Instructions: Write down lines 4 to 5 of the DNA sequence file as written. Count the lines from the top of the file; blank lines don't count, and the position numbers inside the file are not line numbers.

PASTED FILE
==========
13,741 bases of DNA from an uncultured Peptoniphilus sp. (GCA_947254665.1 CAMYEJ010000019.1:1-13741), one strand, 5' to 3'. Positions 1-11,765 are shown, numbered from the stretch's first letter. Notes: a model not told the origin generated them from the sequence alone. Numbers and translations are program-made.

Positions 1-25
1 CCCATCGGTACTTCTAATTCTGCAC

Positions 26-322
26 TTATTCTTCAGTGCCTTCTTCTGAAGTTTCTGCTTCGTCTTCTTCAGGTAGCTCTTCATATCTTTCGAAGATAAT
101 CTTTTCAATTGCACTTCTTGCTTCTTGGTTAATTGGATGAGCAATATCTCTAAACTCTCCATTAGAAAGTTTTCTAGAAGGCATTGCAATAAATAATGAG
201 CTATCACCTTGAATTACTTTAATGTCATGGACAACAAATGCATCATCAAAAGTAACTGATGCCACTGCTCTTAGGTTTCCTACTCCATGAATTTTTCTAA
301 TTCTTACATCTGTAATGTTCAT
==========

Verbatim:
Positions 26-322
26 TTATTCTTCAGTGCCTTCTTCTGAAGTTTCTGCTTCGTCTTCTTCAGGTAGCTCTTCATATCTTTCGAAGATAAT